Latin America is undoubtedly home to the world’s most restrictive abortion laws in the world. The case the surrounding women’s reproductive rights is largely ignored across the country. The issue of reproductive health is usually kept off public health policy, and women remain unable to access up-to-date and accurate information regarding their reproductive rights and how to maintain a healthy reproductive system. It is estimated that worldwide there are around 4.2 million unsafe abortions take place each year in developing countries, where reproductive rights are mostly restricted.  As Amnesty International highlights in their latest report on reproductive rights, the ‘…criminalization of abortion has a serious impact on the rights of women, including their right to life, health, freedom from torture and other ill-treatment, and non-discrimination’. Many countries in Central America, including Nicaragua, Chile, the Dominican Republic, Honduras, El Salvador as well as Ecuador, have all criminalized abortion completely, even in cases for the termination of pregnancies resulting from rape. In Ecuador, article 444 of the constitution punishes women who have sought abortions with prison sentence ranging from one to five years.

Many global studies have shown that the criminalization of abortion does not in fact have an impact in reducing the number of abortions. Rather it leads women to seek alternative, and extremely dangerous methods of terminating their pregnancies. In regions that have completely criminalized abortions, women, like Rosaura, a 16 year old with leukaemia who died from complications caused by a miscarriage, are denied the right to have a therapeutic abortion. It is not only just the case that the criminalization of abortion affects women’s rights, the health systems available in the majority of Latin America are poor and ill-equipped to deal with adequately the needs of women and ensuring their reproductive health.  Current health expenditure per capita from 2009-2013 in El Salvador is US$251, Guatemala $214, Honduras $193, Nicaragua $125. Those these numbers have risen substantially in the past 10 years, in comparison to the Netherlands, where it is US$5,995, the US $8,608 and the UK with $3,609, it is clear that Latin America has a long way to go to sufficiently address women’s reproductive rights and needs.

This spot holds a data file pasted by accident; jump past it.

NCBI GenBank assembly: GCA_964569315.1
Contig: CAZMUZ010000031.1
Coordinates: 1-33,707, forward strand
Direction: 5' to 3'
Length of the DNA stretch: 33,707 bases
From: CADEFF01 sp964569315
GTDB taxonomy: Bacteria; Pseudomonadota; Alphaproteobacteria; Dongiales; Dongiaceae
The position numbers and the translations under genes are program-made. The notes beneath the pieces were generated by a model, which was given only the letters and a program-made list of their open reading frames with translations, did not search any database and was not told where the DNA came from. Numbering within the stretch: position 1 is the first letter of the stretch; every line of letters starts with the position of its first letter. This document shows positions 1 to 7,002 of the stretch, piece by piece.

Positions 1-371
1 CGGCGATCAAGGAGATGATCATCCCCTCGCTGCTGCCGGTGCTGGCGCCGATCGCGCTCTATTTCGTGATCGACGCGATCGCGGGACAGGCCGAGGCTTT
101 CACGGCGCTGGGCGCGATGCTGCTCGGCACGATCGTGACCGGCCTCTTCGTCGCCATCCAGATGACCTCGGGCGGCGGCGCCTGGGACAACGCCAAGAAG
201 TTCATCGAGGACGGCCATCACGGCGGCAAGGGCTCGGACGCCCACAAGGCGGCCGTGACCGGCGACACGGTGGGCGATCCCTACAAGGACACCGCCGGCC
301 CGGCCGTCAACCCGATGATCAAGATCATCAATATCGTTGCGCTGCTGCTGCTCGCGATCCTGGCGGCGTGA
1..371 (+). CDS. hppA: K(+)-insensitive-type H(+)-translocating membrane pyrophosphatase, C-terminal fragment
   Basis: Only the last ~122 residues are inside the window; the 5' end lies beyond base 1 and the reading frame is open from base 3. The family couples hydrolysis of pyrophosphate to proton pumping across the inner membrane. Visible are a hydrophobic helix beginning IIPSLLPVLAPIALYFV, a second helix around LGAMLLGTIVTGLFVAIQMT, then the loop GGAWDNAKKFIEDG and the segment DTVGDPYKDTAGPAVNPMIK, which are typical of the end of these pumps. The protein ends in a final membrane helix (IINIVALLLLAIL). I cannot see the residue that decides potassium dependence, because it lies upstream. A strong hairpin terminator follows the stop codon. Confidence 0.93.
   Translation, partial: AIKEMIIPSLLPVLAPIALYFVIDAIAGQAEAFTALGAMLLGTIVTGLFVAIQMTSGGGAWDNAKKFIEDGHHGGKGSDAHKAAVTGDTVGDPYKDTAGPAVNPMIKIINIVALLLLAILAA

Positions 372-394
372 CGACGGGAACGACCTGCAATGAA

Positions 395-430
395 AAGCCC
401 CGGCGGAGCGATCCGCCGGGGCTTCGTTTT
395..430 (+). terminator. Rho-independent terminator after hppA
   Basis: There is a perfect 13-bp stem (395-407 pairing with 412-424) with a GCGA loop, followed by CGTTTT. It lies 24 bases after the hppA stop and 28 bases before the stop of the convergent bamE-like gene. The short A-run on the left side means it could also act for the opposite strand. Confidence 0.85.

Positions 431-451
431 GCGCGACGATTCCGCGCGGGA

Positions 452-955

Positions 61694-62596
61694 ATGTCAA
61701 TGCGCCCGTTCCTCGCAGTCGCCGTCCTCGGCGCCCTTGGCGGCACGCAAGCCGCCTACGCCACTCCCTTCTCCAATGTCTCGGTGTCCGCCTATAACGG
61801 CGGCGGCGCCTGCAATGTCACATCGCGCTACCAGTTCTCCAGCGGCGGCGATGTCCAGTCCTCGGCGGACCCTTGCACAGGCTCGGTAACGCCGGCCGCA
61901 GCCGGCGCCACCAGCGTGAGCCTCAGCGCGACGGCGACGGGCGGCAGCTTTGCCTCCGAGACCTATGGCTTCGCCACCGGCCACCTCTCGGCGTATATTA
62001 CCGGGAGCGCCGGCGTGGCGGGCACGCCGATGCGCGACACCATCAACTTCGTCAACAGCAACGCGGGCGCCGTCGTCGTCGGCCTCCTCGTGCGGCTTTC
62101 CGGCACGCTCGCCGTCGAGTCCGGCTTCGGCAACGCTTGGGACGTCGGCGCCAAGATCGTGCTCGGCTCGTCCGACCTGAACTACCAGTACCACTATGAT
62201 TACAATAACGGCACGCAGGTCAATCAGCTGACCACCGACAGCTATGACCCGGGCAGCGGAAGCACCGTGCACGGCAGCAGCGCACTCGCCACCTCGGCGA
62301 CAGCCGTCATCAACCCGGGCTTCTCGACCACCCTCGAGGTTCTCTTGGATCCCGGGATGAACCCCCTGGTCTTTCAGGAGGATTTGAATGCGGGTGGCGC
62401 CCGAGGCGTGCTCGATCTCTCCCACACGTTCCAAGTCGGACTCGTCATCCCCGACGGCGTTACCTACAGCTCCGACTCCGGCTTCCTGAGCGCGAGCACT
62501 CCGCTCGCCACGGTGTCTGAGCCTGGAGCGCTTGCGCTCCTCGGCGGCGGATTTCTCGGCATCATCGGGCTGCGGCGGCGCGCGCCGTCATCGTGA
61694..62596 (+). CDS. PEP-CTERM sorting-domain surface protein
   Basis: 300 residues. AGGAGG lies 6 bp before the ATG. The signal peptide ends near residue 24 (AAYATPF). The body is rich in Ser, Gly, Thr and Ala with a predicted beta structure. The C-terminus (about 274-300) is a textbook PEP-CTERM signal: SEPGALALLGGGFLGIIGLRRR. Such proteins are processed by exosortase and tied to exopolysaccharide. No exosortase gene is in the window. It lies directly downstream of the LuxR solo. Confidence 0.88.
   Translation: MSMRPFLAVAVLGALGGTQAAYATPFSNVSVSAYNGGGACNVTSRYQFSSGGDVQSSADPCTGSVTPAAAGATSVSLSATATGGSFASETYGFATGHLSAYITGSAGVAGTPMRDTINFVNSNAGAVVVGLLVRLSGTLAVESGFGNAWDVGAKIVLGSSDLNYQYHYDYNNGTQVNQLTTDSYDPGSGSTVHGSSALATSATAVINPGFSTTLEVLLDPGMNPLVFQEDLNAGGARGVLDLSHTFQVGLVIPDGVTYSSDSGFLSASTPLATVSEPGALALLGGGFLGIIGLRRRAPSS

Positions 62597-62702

Although, some parts of Latin America, such as Uruguay have make progress regarding women’s reproductive rights, where in 2012 the government passed a law to liberalize the country’s abortion laws. Including broadening the conditions under which a woman may be exempted from punishment and legally be allowed to terminate her pregnancy. Now, a woman may request an abortion in the first 12 weeks of the pregnancy, which is extended to up to 14 weeks in cases of rape. There are also no limits if the woman’s life is threatened by the continuation of the pregnancy. Though there are several requirements that must be met prior, including consultations with gynaecologists, psychologists and social workers, it cannot be questioned this is a step in the right direction. The rest of Latin America should take note, and find the political will to protect women’s reproductive rights.

 

– by Wiktoria Schulz